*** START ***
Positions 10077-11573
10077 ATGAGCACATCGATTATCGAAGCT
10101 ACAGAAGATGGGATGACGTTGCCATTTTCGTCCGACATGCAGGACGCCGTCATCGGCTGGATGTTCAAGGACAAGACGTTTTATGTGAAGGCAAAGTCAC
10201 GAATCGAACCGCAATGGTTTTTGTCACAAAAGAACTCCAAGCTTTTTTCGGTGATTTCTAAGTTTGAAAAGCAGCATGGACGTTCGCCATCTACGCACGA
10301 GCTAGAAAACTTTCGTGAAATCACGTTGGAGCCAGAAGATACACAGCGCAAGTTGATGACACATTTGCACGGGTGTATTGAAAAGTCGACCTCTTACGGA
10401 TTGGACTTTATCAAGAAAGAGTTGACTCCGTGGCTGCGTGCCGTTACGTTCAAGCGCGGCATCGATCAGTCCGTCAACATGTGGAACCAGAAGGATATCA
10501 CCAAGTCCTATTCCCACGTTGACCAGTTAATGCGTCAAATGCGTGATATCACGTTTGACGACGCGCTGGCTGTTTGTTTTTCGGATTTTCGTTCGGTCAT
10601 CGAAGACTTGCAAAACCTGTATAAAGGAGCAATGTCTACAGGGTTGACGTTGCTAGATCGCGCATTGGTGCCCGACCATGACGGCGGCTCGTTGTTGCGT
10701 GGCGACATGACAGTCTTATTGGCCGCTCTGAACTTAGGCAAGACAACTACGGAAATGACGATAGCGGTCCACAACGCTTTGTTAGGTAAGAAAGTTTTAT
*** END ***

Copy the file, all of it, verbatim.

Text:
Positions 10077-11573
10077 ATGAGCACATCGATTATCGAAGCT
10101 ACAGAAGATGGGATGACGTTGCCATTTTCGTCCGACATGCAGGACGCCGTCATCGGCTGGATGTTCAAGGACAAGACGTTTTATGTGAAGGCAAAGTCAC
10201 GAATCGAACCGCAATGGTTTTTGTCACAAAAGAACTCCAAGCTTTTTTCGGTGATTTCTAAGTTTGAAAAGCAGCATGGACGTTCGCCATCTACGCACGA
10301 GCTAGAAAACTTTCGTGAAATCACGTTGGAGCCAGAAGATACACAGCGCAAGTTGATGACACATTTGCACGGGTGTATTGAAAAGTCGACCTCTTACGGA
10401 TTGGACTTTATCAAGAAAGAGTTGACTCCGTGGCTGCGTGCCGTTACGTTCAAGCGCGGCATCGATCAGTCCGTCAACATGTGGAACCAGAAGGATATCA
10501 CCAAGTCCTATTCCCACGTTGACCAGTTAATGCGTCAAATGCGTGATATCACGTTTGACGACGCGCTGGCTGTTTGTTTTTCGGATTTTCGTTCGGTCAT
10601 CGAAGACTTGCAAAACCTGTATAAAGGAGCAATGTCTACAGGGTTGACGTTGCTAGATCGCGCATTGGTGCCCGACCATGACGGCGGCTCGTTGTTGCGT
10701 GGCGACATGACAGTCTTATTGGCCGCTCTGAACTTAGGCAAGACAACTACGGAAATGACGATAGCGGTCCACAACGCTTTGTTAGGTAAGAAAGTTTTAT